Person drawing out a plan on paper to create a specialization in business strategy

The Art of Being a Generalist

By Thursday August 4th, 2022

While there will always be value in being an expert in your niche, you can also benefit from being a generalist. Instead of focusing your energy on building your strengths in one area, consider sharpening your skills in a select few places.

Embracing a generalist approach

In career development and business, the ability to learn many things and apply them to one focused pursuit as you age is a salient approach. Some may say specializing, or even obsessing over, one single thing is the way to become an expert and succeed. However, I believe a more long-term generalist approach has not been given the respect it deserves — especially in the worlds of business and sports. It’s not only important to consider the value of a generalist approach but to understand that there’s a higher level of expertise that can be unlocked once you’ve combined multiple skills and experiences.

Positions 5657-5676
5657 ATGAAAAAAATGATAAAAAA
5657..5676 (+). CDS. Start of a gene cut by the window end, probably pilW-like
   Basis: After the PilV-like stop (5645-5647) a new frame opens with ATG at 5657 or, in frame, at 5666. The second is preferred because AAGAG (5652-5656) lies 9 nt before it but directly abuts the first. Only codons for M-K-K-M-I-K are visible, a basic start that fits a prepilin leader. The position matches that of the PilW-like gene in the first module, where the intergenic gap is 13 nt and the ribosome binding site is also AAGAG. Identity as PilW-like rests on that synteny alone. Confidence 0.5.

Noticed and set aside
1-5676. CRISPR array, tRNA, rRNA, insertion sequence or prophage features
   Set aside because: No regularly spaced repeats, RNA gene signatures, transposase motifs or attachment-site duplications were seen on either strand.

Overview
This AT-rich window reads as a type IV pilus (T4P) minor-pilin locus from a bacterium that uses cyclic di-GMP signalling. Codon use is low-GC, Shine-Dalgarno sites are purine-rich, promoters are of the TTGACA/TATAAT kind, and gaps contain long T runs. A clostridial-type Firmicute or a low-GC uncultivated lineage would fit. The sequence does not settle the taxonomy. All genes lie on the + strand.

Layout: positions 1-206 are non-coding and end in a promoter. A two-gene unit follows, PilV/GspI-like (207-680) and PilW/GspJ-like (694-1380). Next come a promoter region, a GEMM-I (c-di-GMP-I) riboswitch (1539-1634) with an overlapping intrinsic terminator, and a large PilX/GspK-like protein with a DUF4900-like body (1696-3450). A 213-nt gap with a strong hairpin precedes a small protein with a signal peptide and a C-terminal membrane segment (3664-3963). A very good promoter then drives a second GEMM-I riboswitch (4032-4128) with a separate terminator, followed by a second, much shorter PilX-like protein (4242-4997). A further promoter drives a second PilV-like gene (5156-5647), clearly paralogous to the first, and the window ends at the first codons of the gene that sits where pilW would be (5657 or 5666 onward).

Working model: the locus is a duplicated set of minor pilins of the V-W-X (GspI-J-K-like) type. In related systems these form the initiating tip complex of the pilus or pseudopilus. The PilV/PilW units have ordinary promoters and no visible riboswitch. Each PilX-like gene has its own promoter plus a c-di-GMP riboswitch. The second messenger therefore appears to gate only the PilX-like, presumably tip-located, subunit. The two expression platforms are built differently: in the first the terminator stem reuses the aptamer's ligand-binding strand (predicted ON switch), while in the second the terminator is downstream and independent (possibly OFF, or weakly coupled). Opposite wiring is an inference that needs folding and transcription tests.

The generalist mindset 

All businesses want to own and control their realm. But that’s easier said than done. Securing a sustained defensible position in the market can rarely be achieved from a single angle or based on a single attribute. Unless you are truly the only patented technology or solution in your space that can do what you do, you must create separation or differentiation by utilizing a multi-dimensional approach — building a generalist capability at the intersection of multiple skills vs. a deep specialization in a single skill. Picture the center hub where multiple spokes come together. There lies your niche that you can now build your positioning around.